Drenge in NYC
Live review – January 29 and 30, 2015
Like all things great, it comes out of nowhere and blasts your expectations to dust. Two tall, good looking guys in plaid and t-shirts, now accompanied by their new bassist, head up to the stage. You could call it another round of the epic battle of British bands trying to break America. But then you get to witness something completely different. Where finally you forget about it all, except what pulls you in like a hidden current under the surface. That incredible sensation of everything coming together to create a new element. More than the sum of its parts. Call it alchemy. Drenge are magic.
The facts are easy. For instance, I can tell you that last Thursday and Friday I went to both of the Drenge shows, one at Shea Stadium in Brooklyn, and one at Mercury Lounge in Manhattan. Shea has its special charm, the mysterious door, the low key attitude, the porch with the view towards Manhattan standing in for Oz, over an industrial landscape soon to be wiped out.
At Mercury Lounge, the performers must walk up alongside the wall, almost but not exactly through the crowd, to head towards the stage. Nothing really to mark them out from the rest unless you knew who they were. And when they stood on the tiny stage, last-minute tuning, and checks, nodding to each other, you might just be expecting your standard pretty good band. But with one final nod between the guitarist and drummer, a torrent of sound engulfed the room, swept away all doubt, and slammed everything into its proper place.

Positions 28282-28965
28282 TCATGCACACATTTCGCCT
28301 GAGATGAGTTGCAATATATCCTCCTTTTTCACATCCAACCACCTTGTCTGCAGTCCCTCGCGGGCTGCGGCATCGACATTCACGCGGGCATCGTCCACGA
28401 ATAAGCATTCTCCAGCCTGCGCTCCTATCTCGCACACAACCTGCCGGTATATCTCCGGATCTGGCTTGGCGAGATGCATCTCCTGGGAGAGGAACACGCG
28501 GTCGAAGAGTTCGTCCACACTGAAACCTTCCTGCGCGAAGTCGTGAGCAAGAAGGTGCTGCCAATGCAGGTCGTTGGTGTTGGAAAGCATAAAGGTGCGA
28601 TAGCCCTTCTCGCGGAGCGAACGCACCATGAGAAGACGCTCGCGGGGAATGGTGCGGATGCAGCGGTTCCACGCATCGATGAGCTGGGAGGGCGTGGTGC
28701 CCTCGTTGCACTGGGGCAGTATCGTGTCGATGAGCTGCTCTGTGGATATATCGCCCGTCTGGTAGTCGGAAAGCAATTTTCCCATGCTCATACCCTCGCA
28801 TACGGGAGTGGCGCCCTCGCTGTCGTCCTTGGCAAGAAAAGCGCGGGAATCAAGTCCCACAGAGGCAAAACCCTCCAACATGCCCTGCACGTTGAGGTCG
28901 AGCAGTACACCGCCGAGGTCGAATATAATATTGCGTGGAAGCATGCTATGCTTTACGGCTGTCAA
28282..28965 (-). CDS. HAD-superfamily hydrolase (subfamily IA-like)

Last summer, when Drenge came to these East Coast shores, fresh off a triumphant set at Glastonbury, and newly crowned NME’s best new band of 2013, they played two sharp and brilliant shows to a small group of the curious. Fast forward six months, and the small room at Shea Stadium is packed. There’s a photographer with three different cameras, one of which flashes repeatedly in Eoin Loveless’ face as he wrenches out lyrics and guitar notes with an unflinching passion. The crowd is filled with a mix of people, including a group of young women who have just noticed that the comely brothers Loveless need to disprove their last name. There’s a front line of the faithful, as close as they need to be to the band. Looking around, there’s a large percentage who know all the words and are singing along. When the first notes of the new single, “We Can Do What We Want” ring out, there’s a cheer. Seeing as it just premiered a few days before, on BBC 1 as Zane Lowe’s hottest record in the world, on the internet, and significantly, on this side in their American television debut on Letterman, it shows that the fan base is growing exponentially and they are following the activities of their new favorite band very closely. Watching people sing with the chorus, as Eoin shouts out “we can do what we want”, it’s like being freed from all constraints. It’s a song of desperation, not entitlement.